How to remove common stains

From baby food to mud, poop to crayon, we've rounded up solutions for some of the most common stains kids get on their clothes.

Photo: iStock
Photo: iStock

Having kids means dealing with a lot of stains. When they’re babies, it’s poop and food, and as they get older, you can add grass stains and crayons to the mix. It’s key to get the stain out quickly—definitely before you launder and dry the clothing (at which point, that stained onesie is pretty much a write off). Here’s how to tackle some of the most common stains your kids will throw at you.

Baby food
Introducing solids to your wee one means introducing yourself to a whole new colourful range of stains on your baby’s clothing. When faced with a onesie smeared with the baby food du jour, start by scraping off as much baby food as you can with a spoon or the blunt side of a butter knife. Soak the fabric for 15 minutes in 4 cups of lukewarm water and 1/2 teaspoon of dishwashing soap. (You can also add a tablespoon of ammonia, if you have it on hand). Rub the back gently to loosen the stain, and then let it soak for another 15 minutes. Rinse the clothing. For protein-based stains, soak in an enzyme product for at least 30 minutes. If the stain still isn’t out, wash it with chlorine bleach (if safe for the fabric) or with oxygen bleach.

Blood
Kids have accidents, and whether it’s a scraped knee or a nosebleed, you’ll have to deal with a little blood every now and then. For fresh blood stains, soak the clothing in cold water (never hot, which will set the stain) and then throw it in the wash as usual. If the blood had time to dry, you’ll want to pretreat it: Soak in warm water with a product that contains enzymes (many stain removers do) and then wash as you normally would. If the stain doesn’t come out in the wash, you’ll need to rewash it, ideally with bleach or colour safe oxygen bleach.

Crayon
Everything’s a canvas to your little crayon-wielding Picasso—including his own clothes (and maybe his sister’s too). When faced with waxy crayon stains, you have two options. For minor stains, you might be able to get away with rubbing a bar of soap over it and washing as you normally would. But if your kid went to town with the crayons, it’ll probably take a bit more effort. First, gently scrape wax off the surface of the fabric with the dull side of a butter knife. Then place a piece of paper towel under the stain and another piece over, and run a warm iron overtop (you might need to replace the paper towels as the wax is absorbed into them). Over a clean paper towel, place the stain facedown and dab a stain remover over the crayon, blotting with paper towel. Once the stain is dry, wash in the hottest water that’s safe for the fabric. Have a stubborn stain? You might need to pre-treat and soak the clothing in a stain remover with enzymes or an oxygen bleach. Tip: If an errant crayon melted in the dryer onto a whole load of clothes, throw the lot back in the wash on a hot cycle, adding 1 cup of baking soda to your usual laundry detergent.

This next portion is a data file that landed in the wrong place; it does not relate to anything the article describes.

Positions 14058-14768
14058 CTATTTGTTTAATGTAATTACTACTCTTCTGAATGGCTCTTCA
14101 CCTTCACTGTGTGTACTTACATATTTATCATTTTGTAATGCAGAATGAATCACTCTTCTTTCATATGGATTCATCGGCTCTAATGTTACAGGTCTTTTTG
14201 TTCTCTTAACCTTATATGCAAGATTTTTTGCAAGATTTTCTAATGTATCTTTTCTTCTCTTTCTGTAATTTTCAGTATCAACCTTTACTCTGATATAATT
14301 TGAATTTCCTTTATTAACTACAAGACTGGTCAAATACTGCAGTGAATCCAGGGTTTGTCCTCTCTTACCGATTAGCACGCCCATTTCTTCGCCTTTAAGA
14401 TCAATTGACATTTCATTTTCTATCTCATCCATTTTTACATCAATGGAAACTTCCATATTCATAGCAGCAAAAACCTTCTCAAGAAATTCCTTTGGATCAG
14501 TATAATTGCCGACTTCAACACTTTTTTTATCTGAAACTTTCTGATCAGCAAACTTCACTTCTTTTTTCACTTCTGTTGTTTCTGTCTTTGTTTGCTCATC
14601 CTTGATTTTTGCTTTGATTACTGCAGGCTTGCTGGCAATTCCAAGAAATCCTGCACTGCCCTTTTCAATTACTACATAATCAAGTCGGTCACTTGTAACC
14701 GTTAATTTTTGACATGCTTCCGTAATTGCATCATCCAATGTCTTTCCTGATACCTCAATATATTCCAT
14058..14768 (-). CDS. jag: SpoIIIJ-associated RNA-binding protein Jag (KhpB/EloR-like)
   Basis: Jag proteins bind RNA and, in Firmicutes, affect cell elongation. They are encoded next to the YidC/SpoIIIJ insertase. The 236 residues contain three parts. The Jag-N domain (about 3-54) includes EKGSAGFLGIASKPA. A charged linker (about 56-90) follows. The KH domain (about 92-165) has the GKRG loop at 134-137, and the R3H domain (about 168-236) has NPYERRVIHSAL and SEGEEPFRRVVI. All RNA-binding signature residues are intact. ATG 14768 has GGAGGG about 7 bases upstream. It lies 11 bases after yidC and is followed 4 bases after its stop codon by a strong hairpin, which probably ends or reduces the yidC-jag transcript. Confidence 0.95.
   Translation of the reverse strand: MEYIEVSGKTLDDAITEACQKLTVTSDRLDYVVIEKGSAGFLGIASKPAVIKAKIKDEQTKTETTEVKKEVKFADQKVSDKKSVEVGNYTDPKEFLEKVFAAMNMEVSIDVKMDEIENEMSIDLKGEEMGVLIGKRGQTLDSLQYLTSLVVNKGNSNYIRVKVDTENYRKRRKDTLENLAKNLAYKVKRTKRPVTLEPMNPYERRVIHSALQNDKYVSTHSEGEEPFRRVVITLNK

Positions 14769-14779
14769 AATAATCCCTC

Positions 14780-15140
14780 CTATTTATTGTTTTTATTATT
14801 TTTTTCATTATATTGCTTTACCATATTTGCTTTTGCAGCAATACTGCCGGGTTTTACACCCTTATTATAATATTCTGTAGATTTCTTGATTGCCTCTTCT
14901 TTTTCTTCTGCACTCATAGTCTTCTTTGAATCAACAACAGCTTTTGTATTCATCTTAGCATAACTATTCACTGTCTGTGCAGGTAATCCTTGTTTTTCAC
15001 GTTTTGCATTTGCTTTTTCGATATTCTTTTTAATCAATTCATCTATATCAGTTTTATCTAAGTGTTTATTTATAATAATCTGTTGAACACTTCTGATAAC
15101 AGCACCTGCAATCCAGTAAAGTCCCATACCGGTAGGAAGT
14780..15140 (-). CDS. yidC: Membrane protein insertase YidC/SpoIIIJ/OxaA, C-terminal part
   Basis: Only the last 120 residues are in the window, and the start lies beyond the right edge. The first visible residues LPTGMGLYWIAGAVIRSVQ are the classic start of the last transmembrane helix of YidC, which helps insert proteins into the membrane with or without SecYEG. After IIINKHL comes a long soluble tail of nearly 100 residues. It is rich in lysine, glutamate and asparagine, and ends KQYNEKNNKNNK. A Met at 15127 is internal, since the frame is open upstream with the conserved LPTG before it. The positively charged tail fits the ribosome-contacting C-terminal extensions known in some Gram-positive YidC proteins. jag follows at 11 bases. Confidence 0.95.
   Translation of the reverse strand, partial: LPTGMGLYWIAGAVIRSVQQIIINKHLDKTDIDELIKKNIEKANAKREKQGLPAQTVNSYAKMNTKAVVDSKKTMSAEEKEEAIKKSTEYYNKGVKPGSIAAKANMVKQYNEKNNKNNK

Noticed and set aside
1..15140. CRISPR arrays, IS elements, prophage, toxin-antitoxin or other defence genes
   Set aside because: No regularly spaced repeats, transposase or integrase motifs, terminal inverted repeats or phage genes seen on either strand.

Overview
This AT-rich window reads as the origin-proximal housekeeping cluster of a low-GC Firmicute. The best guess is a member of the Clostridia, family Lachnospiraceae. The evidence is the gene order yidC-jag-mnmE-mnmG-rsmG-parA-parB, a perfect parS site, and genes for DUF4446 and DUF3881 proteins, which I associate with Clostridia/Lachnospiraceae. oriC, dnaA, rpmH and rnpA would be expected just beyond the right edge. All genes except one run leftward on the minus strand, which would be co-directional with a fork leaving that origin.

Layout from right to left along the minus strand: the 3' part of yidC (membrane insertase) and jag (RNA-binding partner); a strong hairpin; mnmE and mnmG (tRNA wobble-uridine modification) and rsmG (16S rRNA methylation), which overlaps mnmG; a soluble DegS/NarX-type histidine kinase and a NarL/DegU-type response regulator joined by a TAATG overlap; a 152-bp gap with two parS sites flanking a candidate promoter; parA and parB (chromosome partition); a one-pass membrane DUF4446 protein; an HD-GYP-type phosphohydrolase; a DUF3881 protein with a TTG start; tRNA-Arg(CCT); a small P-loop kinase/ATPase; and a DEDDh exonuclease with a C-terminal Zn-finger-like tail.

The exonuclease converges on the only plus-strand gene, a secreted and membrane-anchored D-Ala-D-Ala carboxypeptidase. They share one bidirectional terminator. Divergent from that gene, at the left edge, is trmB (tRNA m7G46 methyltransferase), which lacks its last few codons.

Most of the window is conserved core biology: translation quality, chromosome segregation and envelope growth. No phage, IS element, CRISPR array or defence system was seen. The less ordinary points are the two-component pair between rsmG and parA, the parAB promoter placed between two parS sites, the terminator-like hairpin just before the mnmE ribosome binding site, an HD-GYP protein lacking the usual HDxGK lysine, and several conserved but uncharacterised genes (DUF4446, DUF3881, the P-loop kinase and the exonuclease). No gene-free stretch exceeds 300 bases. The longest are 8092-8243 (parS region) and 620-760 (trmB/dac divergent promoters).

Grass stains
There’s no escaping grass stains, but it is possible to get them out of your kiddo’s soccer uniform or jeans and tee. You’ll want to pre-treat or soak your kid’s clothing for at least a half hour (overnight is better) in cool water using a product with enzymes to help lift the stain. If the grass stain hasn’t budged, repeat the pre-treating process, then wash with bleach or oxygen bleach, and then wash again in warm water with laundry detergent.

Mud
It often goes hand-in-hand with grass stains—or maybe your kid’s a mud pie master, or a magnet for that bare patch of dirt in the schoolyard. Sooner or later, every parent has to deal with mud stains. To tackle this mess, first let the mud dry and then brush off as much as you can. If there isn’t too much staining, just spot treat with a little of your usual laundry detergent before you toss the clothes in the wash. For more serious stains, you’ll want to pre-soak the clothing using a stain remover with enzymes before washing.

Poop
When you have a baby, poopsplosions are inevitable. After getting your gag reflex in check, take an old spoon and scrape off as much of the poo as possible. Soak the clothing in one litre of lukewarm water with 1/2 teaspoon of dishwashing liquid (you can also add a tablespoon of ammonia, if you have it on hand). After 15 minutes, gently rub the stain from the back of the fabric to loosen particles. Let soak for at least another 15 minutes, rinse, and then soak using a stain remover with enzymes for at least 30 minutes before laundering with bleach (if safe for the fabric) or oxygen bleach.

Ketchup or spaghetti sauce
Your kid will, at some point, get a glob of ketchup on her shirt. And if you have a toddler, there’s a good chance he treats spaghetti dinner as a full-body experience. Tomato stains happen, and they’re the worst. Resist the urge to dab and instead remove excess ketchup or sauce with a spoon or knife, taking care to avoid rubbing it into the fabric (we know—easier said than done with a squirmy kid). As soon as you can, run cold water through the fabric from the backside of the stain. Pre-treat the spot with liquid detergent, rubbing it in gently in a circular motion, and then soak the clothing in a diluted solution of water and colour-safe oxygen bleach. If that doesn’t do the trick and the stain is on a white or colourfast fabric, you can soak it in a diluted solution of water and chlorine bleach for 15 minutes. It’s always a good idea to apply a stain remover before washing pesky stains like these.

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